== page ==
February 12, 2021
The American Rescue Plan’s Education Provisions
- The House Committee on Education and Labor has allocated $170 billion for education as part of President Biden’s American Rescue Plan.
- States will receive an additional $130 billion in relief funding to disburse to K-12 school districts in addition to the sums allocated under the Coronavirus Aid, Relief, and Economic Security (CARES) Act and the Coronavirus Response and Relief Supplemental Appropriations Act (CRRSA).
- The American Rescue Plan requires states and local governments to keep their own education expenditures stable so that they do not use the federal dollars to offset their own spending.
- Colleges and universities will receive up to $40 billion in addition to the $14 billion allocated under CARES and $22 billion allocated under CRRSA.
- The American Rescue Plan does not contain any student debt forgiveness; payments on student loans are currently deferred until September 2021.
House Democrats are currently working on the Fiscal Year 2021 budget reconciliation package, with hopes of passage in the Senate in the next two weeks. This new legislation contains several COVID-19 education relief provisions that expand upon those in the Coronavirus Aid, Relief, and Economic Security (CARES) Act and the Coronavirus Response and Relief Supplemental Appropriations Act (CRRSA). The new relief package allocates $170 billion in total for education, including $130 billion for K-12, $35 billion for higher education, and an additional $5 billion for state governors. It does not contain any student debt forgiveness.
Additional Elementary and Secondary School Emergency Relief Funding
The American Rescue Plan provides an additional $170.3 billion for the Elementary and Secondary School Emergency Relief Fund (ESSER). ESSER was initially created under the CARES Act to grant $13.2 billion of federal funds to states that then disbursed those funds to local education agencies. The funds were distributed according to current Title I allocation formulas. These formulas weighted more federal funding to local educational agencies with higher proportions of disadvantaged students.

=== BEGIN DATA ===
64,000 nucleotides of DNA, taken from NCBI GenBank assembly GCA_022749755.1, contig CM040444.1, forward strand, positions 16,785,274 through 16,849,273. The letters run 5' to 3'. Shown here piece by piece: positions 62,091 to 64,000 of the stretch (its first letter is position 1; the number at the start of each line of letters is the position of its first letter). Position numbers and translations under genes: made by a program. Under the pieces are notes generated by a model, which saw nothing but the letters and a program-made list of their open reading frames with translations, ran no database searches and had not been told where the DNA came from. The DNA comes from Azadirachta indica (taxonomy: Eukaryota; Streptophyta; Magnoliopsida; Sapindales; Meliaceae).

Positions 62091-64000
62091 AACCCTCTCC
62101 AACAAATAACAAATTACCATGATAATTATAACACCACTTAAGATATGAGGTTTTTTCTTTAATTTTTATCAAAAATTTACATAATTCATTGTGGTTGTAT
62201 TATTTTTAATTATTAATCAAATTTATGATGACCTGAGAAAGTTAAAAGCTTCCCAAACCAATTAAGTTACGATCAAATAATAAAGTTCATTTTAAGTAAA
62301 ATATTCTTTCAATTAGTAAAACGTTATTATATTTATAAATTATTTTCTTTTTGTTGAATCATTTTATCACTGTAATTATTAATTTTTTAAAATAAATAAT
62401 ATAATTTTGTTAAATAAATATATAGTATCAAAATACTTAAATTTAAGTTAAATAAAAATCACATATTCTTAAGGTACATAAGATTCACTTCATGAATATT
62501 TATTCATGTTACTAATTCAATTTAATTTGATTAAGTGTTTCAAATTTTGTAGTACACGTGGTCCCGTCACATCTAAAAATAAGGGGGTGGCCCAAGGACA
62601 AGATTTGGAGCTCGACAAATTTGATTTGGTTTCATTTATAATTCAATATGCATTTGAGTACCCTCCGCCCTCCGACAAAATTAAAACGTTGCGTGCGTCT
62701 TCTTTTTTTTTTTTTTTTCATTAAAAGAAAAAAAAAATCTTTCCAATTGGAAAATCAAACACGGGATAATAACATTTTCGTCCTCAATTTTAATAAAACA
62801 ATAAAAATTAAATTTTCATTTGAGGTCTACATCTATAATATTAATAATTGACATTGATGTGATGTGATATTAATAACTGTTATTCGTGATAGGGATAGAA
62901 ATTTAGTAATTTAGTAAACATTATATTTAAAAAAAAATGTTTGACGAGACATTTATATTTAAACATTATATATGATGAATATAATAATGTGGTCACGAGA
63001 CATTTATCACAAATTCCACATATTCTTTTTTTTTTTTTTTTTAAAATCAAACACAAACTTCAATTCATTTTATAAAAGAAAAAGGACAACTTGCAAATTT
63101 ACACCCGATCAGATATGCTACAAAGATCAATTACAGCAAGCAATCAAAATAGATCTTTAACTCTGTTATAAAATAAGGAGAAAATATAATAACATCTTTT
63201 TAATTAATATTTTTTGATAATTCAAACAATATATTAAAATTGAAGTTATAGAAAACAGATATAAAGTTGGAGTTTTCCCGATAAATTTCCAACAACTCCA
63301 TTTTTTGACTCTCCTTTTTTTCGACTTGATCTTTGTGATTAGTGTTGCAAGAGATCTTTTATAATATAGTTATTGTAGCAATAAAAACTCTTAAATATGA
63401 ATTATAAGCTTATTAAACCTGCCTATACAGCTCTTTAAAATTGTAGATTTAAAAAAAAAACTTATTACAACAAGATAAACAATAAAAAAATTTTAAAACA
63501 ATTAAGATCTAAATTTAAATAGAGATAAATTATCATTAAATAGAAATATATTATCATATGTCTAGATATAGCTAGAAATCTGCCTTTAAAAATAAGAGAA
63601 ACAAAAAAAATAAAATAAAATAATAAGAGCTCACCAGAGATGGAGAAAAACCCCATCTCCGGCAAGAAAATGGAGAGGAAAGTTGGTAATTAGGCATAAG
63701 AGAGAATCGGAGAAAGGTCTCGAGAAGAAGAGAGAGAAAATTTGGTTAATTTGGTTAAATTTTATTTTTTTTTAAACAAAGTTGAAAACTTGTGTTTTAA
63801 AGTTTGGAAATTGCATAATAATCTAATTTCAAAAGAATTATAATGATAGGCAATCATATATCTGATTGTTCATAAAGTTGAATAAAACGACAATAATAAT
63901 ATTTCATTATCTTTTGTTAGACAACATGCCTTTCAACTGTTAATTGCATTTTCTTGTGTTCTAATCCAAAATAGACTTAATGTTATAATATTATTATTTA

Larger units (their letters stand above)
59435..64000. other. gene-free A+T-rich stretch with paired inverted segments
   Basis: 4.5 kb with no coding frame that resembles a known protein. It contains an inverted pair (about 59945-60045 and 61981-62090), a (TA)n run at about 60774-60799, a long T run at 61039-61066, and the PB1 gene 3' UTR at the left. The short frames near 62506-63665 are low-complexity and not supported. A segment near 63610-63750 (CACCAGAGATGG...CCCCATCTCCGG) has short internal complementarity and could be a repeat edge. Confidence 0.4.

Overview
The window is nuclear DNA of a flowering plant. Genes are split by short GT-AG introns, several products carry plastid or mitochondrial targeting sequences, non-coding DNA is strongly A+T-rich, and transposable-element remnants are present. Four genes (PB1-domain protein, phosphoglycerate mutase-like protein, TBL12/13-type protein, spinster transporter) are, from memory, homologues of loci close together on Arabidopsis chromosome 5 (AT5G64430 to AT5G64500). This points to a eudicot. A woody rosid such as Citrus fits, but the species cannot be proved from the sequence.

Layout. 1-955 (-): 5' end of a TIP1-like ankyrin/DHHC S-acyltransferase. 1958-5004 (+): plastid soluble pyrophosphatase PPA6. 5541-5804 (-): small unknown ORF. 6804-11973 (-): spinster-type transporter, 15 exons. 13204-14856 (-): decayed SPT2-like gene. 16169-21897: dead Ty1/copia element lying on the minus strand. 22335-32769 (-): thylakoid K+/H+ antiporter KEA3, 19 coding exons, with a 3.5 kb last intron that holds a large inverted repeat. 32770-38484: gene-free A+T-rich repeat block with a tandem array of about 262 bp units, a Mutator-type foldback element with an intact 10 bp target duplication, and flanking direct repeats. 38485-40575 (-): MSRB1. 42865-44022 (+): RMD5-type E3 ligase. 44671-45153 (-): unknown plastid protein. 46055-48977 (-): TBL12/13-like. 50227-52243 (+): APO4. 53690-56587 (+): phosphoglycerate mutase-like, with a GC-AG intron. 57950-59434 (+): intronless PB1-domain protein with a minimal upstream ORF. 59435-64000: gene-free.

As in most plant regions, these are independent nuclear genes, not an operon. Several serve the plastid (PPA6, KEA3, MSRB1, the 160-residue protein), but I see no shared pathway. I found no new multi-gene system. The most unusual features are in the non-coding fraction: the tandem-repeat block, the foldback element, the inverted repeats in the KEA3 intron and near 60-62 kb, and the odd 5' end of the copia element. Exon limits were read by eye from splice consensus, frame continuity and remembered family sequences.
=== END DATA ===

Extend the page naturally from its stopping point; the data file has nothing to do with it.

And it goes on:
Maintenance of Effort Requirements in K-12 Funding
The American Rescue Plan contains several “maintenance of effort” requirements, which require state and local governments to maintain their education funding levels in 2022 and 2023 proportional to pre-pandemic levels. These requirements are likely entirely necessary, as the combined federal funds from CARES, CRRSA, and the American Rescue Plan account for between 16 and 53 percent of states’ 2018 education spending.
These data can be found here.
Additional Higher Education Emergency Relief Funding
The new bill provides an additional $35 billion for the Higher Education Emergency Relief Fund (HEER). HEER was created under the CARES Act to initially provide $14 billion to colleges and universities, and it was continued under CRRSA with an additional $22 billion. The funds in the American Rescue Plan will be allocated to higher education institutions based upon the number of full-time Pell Grant recipients they have, the same formula as in CARES and CRRSA. Pell Grants are federal funds given to students who demonstrate financial need for their tuition, and, unlike loans, Pell Grants do not need to be paid back. Using the Pell Grant distribution formula will direct the funds more heavily toward schools with higher numbers of low-income students.
Student Debt Provisions
Under the CARES Act, student debt holders could defer their monthly interest and principal payments until October 2020. Numerous executive orders issued by Presidents Trump and Biden have pushed that date back until September 2021. While the American Rescue Plan does not contain any student debt provisions, during his campaign President Biden signaled his support for cancelling $10,000 for each holder of federal student loans. This loan forgiveness will most likely be proposed in separate legislation at a future date.